The International Conference on Women in Physics (ICWIP) is a triennial meeting that looks to “understand the severe under-representation of women in physics and develop strategies to increase their participation in”. It does this in three ways:

  • Showcase and celebrate scientific work in all areas of physics
  • Develop resolutions to address gender issues and promote the participation of women in physics
  • Provide networking opportunities to build a strong, diverse and inclusive worldwide physics community

Along with Barbara Gabrys at the University of Oxford, I was co-lead for the UK team, part of which involved coordinating a workshop discussing “Cultural Perception and Unconscious Bias”. I may be biased (;)) but I think it was one of the highlights of the conference program – a positive and exciting discussion about how we can make a real difference – using data and evidence, not random guesswork.

Each and every one of us believes that we are more fair and less prejudiced than the average person. We cannot always control what our brains do and, unconsciously, many of us are racist, sexist and biased without meaning to be. Workshop two featured four members of the UK physics community, Dr Emma Chapman, Dr Ruth Oulton, Jaimie Miller-Friedman and Jessica Rowson. Here, we looked to identify the instances of bias within society that are holding women back in their physics careers and find evidence-based ways to limit their damage. We were keen to identify the personality traits of successful researchers who have triumphed in a society not designed for people like them.

The Institute of Physics’ Improving Gender Balance project manager Jessica Rowson introduced the Institute’s research into girls in the physics classroom. For more than 25 years, there has been very little change in the proportion of girls studying physics post-16. Only around 20% of students progressing on to A-level are girls, despite similar success between the genders in previous qualifications in physics and science. The Improving Gender Balance project was launched in 2014, as part of the Stimulating Physics Network, funded by the Department for Education. The recruitment of students to A-Level does not only depend on their interest in the subject but their teacher’s support and encouragement. Whilst research has demonstrated that young boys and girls are equally as interested in science (ASPIREs, King’s College London[1]), the implicit biases of teachers and parents can hold girls back. An American investigation into the factors that affect the physical science career interest of female students echoes their work, “none of the women could produce any convincing stories illustrating the significance of role models in their lives”.[2] The dominance of boys in the classroom, unbalanced praise from teachers (boys for hard work, girls for neat work) and phrases like “boys will be boys” don’t help either.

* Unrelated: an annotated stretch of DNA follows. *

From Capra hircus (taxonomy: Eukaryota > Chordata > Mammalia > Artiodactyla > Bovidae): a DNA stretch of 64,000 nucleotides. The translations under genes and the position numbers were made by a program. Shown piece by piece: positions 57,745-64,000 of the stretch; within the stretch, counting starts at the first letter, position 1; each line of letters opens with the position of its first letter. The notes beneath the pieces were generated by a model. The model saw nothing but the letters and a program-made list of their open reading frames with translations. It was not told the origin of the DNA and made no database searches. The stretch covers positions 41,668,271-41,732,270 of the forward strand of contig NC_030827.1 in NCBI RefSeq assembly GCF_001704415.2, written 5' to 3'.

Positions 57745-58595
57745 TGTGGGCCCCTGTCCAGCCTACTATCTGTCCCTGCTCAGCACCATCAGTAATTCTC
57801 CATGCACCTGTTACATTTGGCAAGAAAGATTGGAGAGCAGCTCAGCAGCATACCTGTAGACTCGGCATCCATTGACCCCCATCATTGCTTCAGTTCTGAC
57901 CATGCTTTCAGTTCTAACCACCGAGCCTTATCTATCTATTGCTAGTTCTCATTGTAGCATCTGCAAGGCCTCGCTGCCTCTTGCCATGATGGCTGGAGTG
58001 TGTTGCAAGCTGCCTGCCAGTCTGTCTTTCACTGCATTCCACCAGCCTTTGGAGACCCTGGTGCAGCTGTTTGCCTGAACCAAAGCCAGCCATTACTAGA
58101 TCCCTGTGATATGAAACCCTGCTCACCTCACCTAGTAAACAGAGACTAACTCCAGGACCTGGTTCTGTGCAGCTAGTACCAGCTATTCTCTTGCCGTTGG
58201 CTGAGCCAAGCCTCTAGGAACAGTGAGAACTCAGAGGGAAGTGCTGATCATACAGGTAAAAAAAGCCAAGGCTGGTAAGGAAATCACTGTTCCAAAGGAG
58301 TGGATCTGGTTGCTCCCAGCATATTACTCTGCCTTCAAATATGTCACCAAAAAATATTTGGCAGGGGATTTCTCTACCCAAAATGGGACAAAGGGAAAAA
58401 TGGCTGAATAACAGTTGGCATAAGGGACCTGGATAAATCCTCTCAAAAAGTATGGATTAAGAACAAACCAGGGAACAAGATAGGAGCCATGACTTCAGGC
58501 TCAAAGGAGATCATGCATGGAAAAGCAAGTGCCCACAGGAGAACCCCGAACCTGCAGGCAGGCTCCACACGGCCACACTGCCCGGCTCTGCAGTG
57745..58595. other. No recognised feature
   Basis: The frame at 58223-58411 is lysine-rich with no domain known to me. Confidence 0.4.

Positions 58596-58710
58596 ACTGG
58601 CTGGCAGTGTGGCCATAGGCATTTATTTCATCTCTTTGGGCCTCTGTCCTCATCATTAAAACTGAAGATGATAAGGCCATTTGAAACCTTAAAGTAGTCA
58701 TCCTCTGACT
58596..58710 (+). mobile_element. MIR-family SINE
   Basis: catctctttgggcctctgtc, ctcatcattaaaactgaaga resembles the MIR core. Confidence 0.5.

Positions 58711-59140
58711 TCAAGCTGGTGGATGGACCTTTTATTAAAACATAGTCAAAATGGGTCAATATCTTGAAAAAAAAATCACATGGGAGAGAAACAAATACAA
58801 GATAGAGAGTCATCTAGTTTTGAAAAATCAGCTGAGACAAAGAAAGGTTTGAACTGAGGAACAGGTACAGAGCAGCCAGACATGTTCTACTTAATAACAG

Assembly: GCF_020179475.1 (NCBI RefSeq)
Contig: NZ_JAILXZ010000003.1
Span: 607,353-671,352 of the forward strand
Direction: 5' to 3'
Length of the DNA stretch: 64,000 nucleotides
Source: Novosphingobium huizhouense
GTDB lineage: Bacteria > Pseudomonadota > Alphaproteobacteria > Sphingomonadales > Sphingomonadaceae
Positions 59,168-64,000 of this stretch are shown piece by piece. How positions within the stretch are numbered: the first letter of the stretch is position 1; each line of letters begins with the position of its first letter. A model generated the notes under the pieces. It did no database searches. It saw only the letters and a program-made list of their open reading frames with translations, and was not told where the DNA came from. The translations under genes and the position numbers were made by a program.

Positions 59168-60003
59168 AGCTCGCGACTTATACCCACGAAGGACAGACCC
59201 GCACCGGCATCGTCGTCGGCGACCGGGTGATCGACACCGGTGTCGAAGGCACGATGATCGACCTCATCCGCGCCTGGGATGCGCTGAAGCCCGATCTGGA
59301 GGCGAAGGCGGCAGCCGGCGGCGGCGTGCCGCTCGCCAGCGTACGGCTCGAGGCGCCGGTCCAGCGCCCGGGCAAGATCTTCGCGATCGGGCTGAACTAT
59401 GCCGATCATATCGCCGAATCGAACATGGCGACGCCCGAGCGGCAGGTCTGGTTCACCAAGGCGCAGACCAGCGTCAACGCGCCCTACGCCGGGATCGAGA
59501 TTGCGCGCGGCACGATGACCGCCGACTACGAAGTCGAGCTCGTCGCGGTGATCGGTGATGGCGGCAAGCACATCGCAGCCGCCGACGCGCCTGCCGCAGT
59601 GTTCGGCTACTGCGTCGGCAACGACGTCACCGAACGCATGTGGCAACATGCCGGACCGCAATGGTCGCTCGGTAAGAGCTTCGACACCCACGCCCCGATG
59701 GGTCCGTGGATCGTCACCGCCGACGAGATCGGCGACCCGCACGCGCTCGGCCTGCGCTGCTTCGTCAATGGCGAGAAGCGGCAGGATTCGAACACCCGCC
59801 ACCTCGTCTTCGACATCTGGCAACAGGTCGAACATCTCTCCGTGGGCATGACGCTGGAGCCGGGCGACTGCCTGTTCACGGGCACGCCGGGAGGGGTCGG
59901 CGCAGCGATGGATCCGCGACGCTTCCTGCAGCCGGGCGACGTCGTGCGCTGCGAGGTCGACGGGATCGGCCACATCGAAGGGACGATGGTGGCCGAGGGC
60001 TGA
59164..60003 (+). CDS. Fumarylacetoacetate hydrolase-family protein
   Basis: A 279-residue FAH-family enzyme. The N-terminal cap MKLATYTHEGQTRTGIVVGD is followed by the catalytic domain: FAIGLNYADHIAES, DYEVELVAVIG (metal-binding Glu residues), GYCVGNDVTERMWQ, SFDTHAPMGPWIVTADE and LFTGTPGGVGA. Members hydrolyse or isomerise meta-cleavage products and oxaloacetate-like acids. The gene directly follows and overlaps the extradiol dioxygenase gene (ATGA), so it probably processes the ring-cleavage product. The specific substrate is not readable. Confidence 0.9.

Since the Girls in Physics work began (early 2000s) the Institute have made several interventions and produced several reports[3]:

The results of IGB indicate that whole-school interventions work best in remedying gender inequality in subject choice. To make a significant difference to students’ perceptions, work needs to be done across the whole school to challenge gender stereotypes. Good practice in the science department with regards to taking girls on STEM trips and so on may be negated if gender lines are then enforced in other subjects, in break times, or in extracurricular activities. The main recommendations are below:

  • Appoint a gender champion

For any issue to be taken seriously by a school, someone in the senior leadership team needs to be given responsibility for it, and for impressing the importance of it on the school.

  • Train teachers

Teachers, like all of us, have unconscious biases, which can affect the experience of different groups in the classroom – what is said to students, feedback on their work, expectations of them and career suggestions.

Training can raise awareness of unconscious bias and its potential impact in the classroom, allowing teachers to reflect on their practice and adjust to ensure the best experience for all students. It can also help teachers deal with sexist and sexual comments or inappropriate behaviour.

  • Use data and evidence